Years ago I was writing a white paper for a company. "We want it to sound like something from the Harvard Business Review," they said. There was no data, no explicit research, just their opinion on a technical topic.

I wrote and turned in a draft. They wanted changes. It wasn't complex or sophisticated enough. "We want it to be aimed at CEOs and CFOs," they said. So I went through and in a few spots tortured the language, added strings of meaningless but important-sounding terms, and unnecessarily complicated the syntax. In short, it was now a pretentious mess.

The company was delighted.

Many people--in business, academia, and life--have some peculiar notions about communicating.

The MIT Sloan big data blog was a great example in data analytic experts who are taught to "write in a way most people cannot understand." Being steeped in academic phrasing, they become incapable of making business leaders understand the importance of their findings.

The danger in communications goes beyond buzzwords--the terms that keep insiders in and outsiders out, as I once heard a chemistry professor say--and extends to structuring what they have to say as barriers to the hoi polloi.

People from many backgrounds want to appear smart, learned, and informed. Sadly, that becomes more important than what they nominally want to get across. Such people will use convoluted syntax, grasp at multi-syllabic words they might not ordinarily use, and generally sacrifice content to form. What they want to communicate becomes of secondary importance, like Alan Jay Lerner's French who "don't care what they do, actually, as long as they pronounce it properly."

But humans are driven by story. We even take historic events and push them this way and that so they fit into a neat narrative. We're all suckers for a great tale. We use stories all the time to get out of trouble, meet potential romantic partners, lobby for change, choose political candidates, or sell a business deal.

As much as we may long to be admired and even held in awe, it's better to emphasize the story and actually get something done. Here are some tips to keep your story straight and to avoid pretension.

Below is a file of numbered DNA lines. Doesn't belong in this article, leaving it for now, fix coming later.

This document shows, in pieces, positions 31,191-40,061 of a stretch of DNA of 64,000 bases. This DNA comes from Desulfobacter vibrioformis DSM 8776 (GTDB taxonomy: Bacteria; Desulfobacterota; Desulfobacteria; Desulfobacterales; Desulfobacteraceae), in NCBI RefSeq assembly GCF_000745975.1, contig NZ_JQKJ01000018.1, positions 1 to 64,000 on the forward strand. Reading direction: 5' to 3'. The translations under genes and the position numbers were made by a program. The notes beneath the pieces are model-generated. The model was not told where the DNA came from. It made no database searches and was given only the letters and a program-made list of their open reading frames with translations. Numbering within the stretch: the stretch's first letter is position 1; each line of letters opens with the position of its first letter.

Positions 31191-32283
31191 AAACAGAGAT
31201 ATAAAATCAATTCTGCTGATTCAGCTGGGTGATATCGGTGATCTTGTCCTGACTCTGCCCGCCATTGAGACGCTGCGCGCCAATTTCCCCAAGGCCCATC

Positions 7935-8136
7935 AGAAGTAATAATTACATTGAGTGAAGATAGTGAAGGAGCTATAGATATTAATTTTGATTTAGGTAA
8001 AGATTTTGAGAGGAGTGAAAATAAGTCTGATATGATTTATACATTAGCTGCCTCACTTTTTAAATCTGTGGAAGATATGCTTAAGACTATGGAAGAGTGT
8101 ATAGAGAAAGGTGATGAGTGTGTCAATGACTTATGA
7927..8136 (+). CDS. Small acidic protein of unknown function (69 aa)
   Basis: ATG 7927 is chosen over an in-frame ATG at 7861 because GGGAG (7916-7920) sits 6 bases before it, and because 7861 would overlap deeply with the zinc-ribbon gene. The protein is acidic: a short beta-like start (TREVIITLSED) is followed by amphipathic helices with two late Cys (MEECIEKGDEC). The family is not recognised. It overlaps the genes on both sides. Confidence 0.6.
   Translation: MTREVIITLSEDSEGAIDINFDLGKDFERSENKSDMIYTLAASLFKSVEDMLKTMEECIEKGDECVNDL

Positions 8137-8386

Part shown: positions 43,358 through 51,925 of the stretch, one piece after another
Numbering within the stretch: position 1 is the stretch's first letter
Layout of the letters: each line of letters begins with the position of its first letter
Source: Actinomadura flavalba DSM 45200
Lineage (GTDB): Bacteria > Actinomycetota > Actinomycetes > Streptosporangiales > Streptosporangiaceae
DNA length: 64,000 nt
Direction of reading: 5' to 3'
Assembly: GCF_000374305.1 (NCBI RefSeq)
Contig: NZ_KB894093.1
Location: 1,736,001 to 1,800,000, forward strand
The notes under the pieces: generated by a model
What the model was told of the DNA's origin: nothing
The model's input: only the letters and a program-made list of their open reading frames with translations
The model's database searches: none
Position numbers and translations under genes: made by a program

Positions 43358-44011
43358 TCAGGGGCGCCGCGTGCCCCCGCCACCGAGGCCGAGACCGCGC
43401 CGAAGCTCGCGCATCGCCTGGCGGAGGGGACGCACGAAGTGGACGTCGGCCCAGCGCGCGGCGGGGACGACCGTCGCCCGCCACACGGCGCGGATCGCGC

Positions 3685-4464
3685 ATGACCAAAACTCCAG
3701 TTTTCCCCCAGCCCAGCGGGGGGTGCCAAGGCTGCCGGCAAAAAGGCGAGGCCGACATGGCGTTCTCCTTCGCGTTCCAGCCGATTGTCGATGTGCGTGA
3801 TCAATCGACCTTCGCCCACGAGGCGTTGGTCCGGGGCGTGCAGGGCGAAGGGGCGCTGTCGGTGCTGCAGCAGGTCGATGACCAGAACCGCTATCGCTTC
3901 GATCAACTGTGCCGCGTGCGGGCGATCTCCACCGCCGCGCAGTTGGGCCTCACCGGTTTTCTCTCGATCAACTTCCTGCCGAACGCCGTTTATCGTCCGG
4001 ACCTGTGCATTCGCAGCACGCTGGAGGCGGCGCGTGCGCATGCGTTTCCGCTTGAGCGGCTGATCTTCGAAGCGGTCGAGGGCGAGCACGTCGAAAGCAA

Remember the point

In a story, stuff happens. The hero vanquishes the monster or dies a brave death. Adventurers look for a lost treasure. Someone tries to find their way home ... or develop a cure or raise money for a business. There's a point to telling the story, and the point is your objective. If the story doesn't convey the point, it's a waste of words

It's always about people

Don't get too abstract. No matter what the supposed topic, you're ultimately talking about things that affect people. No one cares whether your widget is better than the other ones. But they might care if it makes their lives easier, saves them money or time, or otherwise affects them in a practical way. That could get them to buy or invest or work for you.

Beginning, middle, and end

Don't wander around lost in the marsh. You're on a quest and, so, must travel some kind of road. Stories have a beginning, middle, and end because the structure is a proven way to get from one point to another. Miss part and you've removed important planks from your bridge across the chasm. Understand the journey and make your writing and speaking a mechanism to take your audience along.

Exposition over ego

If you tell a story and no one understands it, were you standing in a forest by yourself all along? Forget about fancy phrasing or dazzling people with your erudition. Use plain words and push your ego out of the way. Put yourself at the service of what you're trying to accomplish.